Pickled Jalapeños: Homemade Spice Straight Out of Minervaland

Some days, life needs a spicy kick to every mouthful. And when your nightly supper becomes something along the lines of a sandwich comprising a slice of processed cheddar wrapped around two slices of cheap turkey deli meat, eaten while foraging through the fridge for some other edible, non-beer item -- okay, also while drinking a beer -- a hunk of spicy, vinegary home-pickled jalapeño might just make that open fridge door a bit more interesting.

Let's learn how.

See Also: -Hot Toppings: Minerva's Favorite Mexican Hot Sauces. -Doritos Jacked and Doritos Flamas: Chow Bella Taste Test, Part 3.

Jalapeño peppers are some of the most suitable for pickling for having flesh that is neither too thin, such as habaneros, or too thick, such as poblanos. The jalapeño burn varies greatly, but the classic escabeche mix of carrots and onions, with the addition of squash, cauliflower, or turnips, can create the taste of mild chiles, and mouth-searing carrots.

Two points of advice for homemade pickled jalapeños: distilled water and latex gloves. Do you want your chiles sitting in that same grime you see building up on the walls of your shower? I think not. And speaking of showers, taking a shower after bare-handed contact with a pound or more of hot chiles, even hours afterwards? Ouch . . . Wear gloves!

Pickled jalapeños

1 pound jalapeño peppers 2 medium carrots 1 medium white onion 1 or 2 Mexican grey squash

2 cups distilled water 2 cups distilled white vinegar 2 tablespoons kosher salt 1 bay leaf 2 cloves garlic 1 teaspoon whole black pepper ½ teaspoon Mexican oregano ½ teaspoon coriander seed A piece of cheesecloth

Wash the jalapeños and squash thoroughly. Cut the top off the chile, then cut in half lengthwise. If the chile is particularly long, cut into two on the bias. Peel carrot, and cut into quarter-inch-thick rounds, cutting the carrot in half lengthwise depending on the size. Cut off the ends of the squash and remove any bruised pieces. Cut into quarters lengthwise, and cut into quarter-inch pieces. Cut the top and bottom off the onion, peel, cut in half, and cut into quarter-inch sticks.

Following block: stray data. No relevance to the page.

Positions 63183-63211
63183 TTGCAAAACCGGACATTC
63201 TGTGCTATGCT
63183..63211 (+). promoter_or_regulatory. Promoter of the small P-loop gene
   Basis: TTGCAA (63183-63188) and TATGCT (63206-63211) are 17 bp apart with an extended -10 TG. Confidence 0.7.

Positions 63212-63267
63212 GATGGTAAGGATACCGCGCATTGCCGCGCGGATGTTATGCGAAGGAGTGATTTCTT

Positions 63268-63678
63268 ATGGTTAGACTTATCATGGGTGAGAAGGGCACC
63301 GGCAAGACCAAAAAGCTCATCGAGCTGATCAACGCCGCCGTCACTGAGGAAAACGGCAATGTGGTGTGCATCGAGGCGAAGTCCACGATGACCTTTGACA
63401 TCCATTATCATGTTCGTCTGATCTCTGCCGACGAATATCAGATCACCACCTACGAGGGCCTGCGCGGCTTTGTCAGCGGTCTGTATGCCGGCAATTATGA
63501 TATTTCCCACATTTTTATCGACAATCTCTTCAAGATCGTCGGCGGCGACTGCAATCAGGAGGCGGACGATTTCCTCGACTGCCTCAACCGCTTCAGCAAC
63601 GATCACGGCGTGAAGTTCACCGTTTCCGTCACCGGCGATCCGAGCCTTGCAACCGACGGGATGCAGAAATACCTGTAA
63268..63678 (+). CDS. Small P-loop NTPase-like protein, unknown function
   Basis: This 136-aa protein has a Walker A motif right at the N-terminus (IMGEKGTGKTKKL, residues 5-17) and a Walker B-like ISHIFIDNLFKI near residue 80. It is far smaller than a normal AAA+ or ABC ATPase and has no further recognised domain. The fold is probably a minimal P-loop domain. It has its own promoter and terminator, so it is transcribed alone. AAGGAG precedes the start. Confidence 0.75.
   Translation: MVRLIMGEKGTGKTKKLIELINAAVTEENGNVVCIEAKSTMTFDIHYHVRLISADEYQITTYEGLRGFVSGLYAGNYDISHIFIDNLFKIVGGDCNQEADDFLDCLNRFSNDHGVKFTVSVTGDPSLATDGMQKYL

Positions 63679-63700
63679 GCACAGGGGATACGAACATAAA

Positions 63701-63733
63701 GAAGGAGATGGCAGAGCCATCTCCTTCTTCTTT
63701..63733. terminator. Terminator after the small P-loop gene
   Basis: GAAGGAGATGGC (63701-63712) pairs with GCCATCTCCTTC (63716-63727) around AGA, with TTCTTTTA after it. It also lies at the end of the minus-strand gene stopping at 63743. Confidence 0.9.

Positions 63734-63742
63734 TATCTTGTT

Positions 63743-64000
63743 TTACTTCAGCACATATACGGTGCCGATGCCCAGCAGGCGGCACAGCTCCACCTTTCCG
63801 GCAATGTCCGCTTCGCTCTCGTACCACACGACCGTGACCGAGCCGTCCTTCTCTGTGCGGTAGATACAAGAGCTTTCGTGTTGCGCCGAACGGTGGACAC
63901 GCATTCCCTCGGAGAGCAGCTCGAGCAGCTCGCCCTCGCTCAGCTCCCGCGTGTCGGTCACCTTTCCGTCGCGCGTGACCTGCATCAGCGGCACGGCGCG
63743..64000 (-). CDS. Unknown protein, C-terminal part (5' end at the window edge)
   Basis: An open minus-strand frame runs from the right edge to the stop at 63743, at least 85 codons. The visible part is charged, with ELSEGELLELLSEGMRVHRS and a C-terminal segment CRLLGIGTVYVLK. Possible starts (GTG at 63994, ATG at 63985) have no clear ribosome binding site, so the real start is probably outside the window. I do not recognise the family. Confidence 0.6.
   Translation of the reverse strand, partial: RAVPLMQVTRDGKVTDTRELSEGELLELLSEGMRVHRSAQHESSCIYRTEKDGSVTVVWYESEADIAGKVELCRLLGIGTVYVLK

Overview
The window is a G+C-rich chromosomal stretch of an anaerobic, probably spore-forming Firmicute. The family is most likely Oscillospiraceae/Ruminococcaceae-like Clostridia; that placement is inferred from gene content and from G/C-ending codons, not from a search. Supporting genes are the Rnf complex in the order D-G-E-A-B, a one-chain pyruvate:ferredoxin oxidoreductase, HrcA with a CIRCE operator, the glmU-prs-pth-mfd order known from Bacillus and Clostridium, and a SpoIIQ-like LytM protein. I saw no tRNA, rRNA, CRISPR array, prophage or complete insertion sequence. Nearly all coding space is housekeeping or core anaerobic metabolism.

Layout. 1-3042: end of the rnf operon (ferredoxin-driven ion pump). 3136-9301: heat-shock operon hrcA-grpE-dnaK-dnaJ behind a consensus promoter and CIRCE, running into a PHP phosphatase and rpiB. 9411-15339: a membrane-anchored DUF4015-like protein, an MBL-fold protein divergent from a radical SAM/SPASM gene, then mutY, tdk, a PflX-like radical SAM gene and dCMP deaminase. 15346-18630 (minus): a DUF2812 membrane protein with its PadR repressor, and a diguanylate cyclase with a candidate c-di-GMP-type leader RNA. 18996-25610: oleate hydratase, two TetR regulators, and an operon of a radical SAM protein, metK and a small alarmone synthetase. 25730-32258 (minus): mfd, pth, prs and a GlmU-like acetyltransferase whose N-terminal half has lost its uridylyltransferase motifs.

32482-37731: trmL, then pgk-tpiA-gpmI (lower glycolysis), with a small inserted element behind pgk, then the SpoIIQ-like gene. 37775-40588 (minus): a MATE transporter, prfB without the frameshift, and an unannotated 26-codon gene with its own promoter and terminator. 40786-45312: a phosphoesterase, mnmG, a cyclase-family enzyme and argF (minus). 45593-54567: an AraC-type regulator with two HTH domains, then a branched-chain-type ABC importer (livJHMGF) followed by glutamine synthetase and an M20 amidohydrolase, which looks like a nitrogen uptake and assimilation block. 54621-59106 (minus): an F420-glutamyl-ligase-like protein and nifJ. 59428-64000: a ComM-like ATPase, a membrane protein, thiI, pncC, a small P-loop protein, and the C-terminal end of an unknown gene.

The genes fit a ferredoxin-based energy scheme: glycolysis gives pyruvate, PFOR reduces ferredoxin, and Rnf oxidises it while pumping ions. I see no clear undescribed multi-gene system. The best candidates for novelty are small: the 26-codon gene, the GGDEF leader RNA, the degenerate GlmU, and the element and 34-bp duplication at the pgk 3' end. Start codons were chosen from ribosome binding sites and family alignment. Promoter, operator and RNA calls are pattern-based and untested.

Place all the spices inside a large-enough piece of cheesecloth to contain them. This step is optional but highly recommended, as it makes removing the garlic cloves from the end result easier. Bring the vinegar, distilled water, kosher salt and spice bundle to a boil in a large enough pot to contain the liquid and all the vegetables. Allow to boil for approximately five minutes, to cook out some of the harshness of the vinegar. Add the jalapeños and carrots to the pot, cooking for an additional six minutes. Add the squash and onion, and turn off the heat. Pour the by-now very fragrant mixture into a glass container (also highly recommended but not necessary) and place in the refrigerator to cool, uncovered.

As proprietor of Muñeca Mexicana handcrafted food, Minerva Orduno Rincon makes everything from mole poblano to goat milk caramel to spiced (not spicy) cocoa. Find her at a farmers market near you.

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